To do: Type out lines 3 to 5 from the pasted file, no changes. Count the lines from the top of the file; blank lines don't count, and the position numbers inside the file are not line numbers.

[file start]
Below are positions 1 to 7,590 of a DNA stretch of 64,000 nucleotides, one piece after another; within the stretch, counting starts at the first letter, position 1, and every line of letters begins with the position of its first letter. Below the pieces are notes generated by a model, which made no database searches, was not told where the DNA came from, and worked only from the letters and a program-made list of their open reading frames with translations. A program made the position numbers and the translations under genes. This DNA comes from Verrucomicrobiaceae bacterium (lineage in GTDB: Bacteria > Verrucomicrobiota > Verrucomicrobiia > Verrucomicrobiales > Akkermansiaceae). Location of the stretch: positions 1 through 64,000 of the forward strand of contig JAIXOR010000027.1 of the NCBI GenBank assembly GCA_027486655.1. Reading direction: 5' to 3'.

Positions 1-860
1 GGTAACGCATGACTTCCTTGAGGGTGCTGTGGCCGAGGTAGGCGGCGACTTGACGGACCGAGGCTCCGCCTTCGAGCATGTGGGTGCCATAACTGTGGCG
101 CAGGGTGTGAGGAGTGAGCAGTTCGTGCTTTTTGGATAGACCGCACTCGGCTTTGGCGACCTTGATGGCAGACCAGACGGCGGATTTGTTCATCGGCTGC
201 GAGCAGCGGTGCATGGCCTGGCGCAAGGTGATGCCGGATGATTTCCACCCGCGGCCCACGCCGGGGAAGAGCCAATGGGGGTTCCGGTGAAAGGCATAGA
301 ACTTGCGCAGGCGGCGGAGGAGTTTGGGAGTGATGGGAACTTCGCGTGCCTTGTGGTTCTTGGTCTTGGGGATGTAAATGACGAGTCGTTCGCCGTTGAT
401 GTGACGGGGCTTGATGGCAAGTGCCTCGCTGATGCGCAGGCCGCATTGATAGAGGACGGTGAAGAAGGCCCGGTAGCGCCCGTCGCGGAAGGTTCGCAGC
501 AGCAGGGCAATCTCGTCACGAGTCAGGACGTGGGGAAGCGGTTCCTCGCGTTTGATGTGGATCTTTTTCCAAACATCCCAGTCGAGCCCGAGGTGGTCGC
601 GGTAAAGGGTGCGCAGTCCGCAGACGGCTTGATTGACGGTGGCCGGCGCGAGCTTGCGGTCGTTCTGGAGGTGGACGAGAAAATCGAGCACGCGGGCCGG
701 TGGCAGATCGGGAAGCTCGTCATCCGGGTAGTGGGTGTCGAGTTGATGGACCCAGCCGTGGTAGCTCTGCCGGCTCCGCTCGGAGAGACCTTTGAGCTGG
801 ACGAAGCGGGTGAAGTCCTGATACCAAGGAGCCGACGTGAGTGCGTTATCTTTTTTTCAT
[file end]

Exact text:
1 GGTAACGCATGACTTCCTTGAGGGTGCTGTGGCCGAGGTAGGCGGCGACTTGACGGACCGAGGCTCCGCCTTCGAGCATGTGGGTGCCATAACTGTGGCG
101 CAGGGTGTGAGGAGTGAGCAGTTCGTGCTTTTTGGATAGACCGCACTCGGCTTTGGCGACCTTGATGGCAGACCAGACGGCGGATTTGTTCATCGGCTGC
201 GAGCAGCGGTGCATGGCCTGGCGCAAGGTGATGCCGGATGATTTCCACCCGCGGCCCACGCCGGGGAAGAGCCAATGGGGGTTCCGGTGAAAGGCATAGA